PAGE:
6 Common Myths About Web Safety – Part 2

internet safety securityWelcome to Part 2 in this series.  Computer Viruses, Malware, Trojans, and other internet threats (commonly referred to as “Malware”) are rampant today, so I wrote his series to shed light on the subject and help dispel the most common myths.

Of course, we’re here to provide virus & malware removal services, should your PC or laptop get infected.

Myth #3: Only Naive Users get Malware and Viruses

Malware from “Drive-By Downloads” happens automatically without any user action, other than visiting the site. Therefore, it doesn’t matter what level of computer expertise you have.  If you are visiting sites on the internet, you are at risk.  Even if you’re web savvy and know some of the tactics they use, you don’t know which one they’re using at the time, or on what sites they’re using them.  Of course, you would also be savvy enough to have good Antivirus & other security software on your system.

Myth #4: You Can only Get Infected if you Download Files

Again, most malware infections now occur through  “Drive-By Downloads”.  This is not a download you initiate, but rather one that happens behind the scenes without your doing anything.

Hackers inject the malicious code into the actual web page content, which then downloads and executes automatically within the browser as a by-product of simply viewing the web page.  Hackers exploit known weaknesses (or security “holes”) in the browser, operating system or plug-ins to infect the computer and download more malware.

Myth #5: Firefox and Chrome Browsers are More Secure than Internet Explorer

This was true for Internet Explorer’s older versions (earlier that IE8), but not any more.  Today, all current version browsers are equally at risk because they all are essentially “container environments” used to run other programming platforms (languages).

The most common is the JavaScript programming language, which is used by malware authors to initiate an attack.  They also use common browser plug-ins such as Adobe Reader and Flash Player, which run on all browsers.

The more popular browsers (Internet Explorer) get more publicity about unpatched security holes, but it’s the unpublicized issues you should be most concerned about.  The fact is, there is no safe browser.  Again, use good security software.  You can read about and download our recommended Computer Virus Removal (antivirus and security software) on our website.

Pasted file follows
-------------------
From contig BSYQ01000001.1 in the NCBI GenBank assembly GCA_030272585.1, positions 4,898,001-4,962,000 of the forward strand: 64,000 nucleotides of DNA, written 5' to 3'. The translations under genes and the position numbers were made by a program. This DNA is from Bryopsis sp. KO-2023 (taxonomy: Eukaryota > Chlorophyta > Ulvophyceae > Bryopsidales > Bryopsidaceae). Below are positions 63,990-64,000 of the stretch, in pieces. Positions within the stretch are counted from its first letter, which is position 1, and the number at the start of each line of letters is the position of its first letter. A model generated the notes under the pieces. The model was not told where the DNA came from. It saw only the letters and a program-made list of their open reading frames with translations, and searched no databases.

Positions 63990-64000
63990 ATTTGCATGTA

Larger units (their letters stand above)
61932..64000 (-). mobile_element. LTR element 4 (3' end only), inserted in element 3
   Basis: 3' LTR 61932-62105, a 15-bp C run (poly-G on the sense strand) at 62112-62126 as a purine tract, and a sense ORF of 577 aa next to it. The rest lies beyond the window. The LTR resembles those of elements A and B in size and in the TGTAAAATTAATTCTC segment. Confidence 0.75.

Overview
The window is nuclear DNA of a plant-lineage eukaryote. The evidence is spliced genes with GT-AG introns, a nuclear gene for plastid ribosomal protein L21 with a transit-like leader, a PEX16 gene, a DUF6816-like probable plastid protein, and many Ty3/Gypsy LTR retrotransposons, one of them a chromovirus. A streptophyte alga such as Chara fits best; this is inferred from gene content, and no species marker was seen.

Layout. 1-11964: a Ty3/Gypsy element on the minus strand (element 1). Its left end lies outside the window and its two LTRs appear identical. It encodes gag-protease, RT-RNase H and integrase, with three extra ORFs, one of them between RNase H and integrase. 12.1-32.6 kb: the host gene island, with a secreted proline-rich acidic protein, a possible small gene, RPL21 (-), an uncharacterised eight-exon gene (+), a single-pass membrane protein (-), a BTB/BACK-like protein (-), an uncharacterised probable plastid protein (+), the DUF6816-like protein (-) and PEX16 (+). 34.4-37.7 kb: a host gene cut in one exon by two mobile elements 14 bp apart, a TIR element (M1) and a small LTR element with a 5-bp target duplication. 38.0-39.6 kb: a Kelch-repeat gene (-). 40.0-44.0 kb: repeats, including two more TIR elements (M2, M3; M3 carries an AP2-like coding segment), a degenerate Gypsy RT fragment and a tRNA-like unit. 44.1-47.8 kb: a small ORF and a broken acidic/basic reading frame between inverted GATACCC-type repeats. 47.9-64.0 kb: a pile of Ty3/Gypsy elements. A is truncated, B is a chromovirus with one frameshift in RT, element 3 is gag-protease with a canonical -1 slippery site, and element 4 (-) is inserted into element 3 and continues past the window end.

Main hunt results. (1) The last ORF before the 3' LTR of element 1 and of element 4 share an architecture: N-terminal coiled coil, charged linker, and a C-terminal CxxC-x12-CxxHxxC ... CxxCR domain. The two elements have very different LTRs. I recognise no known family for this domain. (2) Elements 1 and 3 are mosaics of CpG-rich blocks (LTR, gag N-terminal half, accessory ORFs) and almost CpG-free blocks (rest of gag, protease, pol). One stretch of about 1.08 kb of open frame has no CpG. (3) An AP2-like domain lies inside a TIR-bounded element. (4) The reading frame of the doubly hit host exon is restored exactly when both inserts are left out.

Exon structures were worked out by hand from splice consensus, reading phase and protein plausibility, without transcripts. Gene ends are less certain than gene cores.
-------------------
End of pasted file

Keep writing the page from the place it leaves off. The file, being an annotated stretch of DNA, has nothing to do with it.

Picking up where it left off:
Myth #6: When the Lock Icon Appears in the Browser, it’s Secure

The padlock icon that appears at the bottom of your browser window indicates that the site is secured.  This means it’s using what’s called an “SSL” (encrypted) connection between your computer and the website to protect your personal information, like account numbers, etc.

If you go to a secure site, like your bank directly, via your favorites/bookmarks, or typed in the address yourself, you’re probably okay, so don’t worry.  If you got there by clicking a link in an email message, or somewhere else, you may not be.

Hackers can make fake websites that look just like the real thing, and use fake (“spoofed”) SSL coding, so if you go to the site, you’ll see the little lock icon and think the site is legitimate and secure when it’s really not.

These are called “Phishing” scams.  They usually come from emails, supposedly from a trusted site, asking you to verify your personal information.  They may say something scary, like “your account has been compromised, and needs to be re-verified”, etc.

Real banks never send such emails, so never respond to them.  If you’re still worried, call your bank and ask them if there really is an issue with your account.  The word here is Vigilance!

About Steve Frantzis

Steve Frantzis is the Owner of Saguaro PC Tech, LLC, a computer repair shop in Tucson. If you have any questions or need help with your laptop, desktop, Mac, or mobile device, please call Us at (520) 250-5948.

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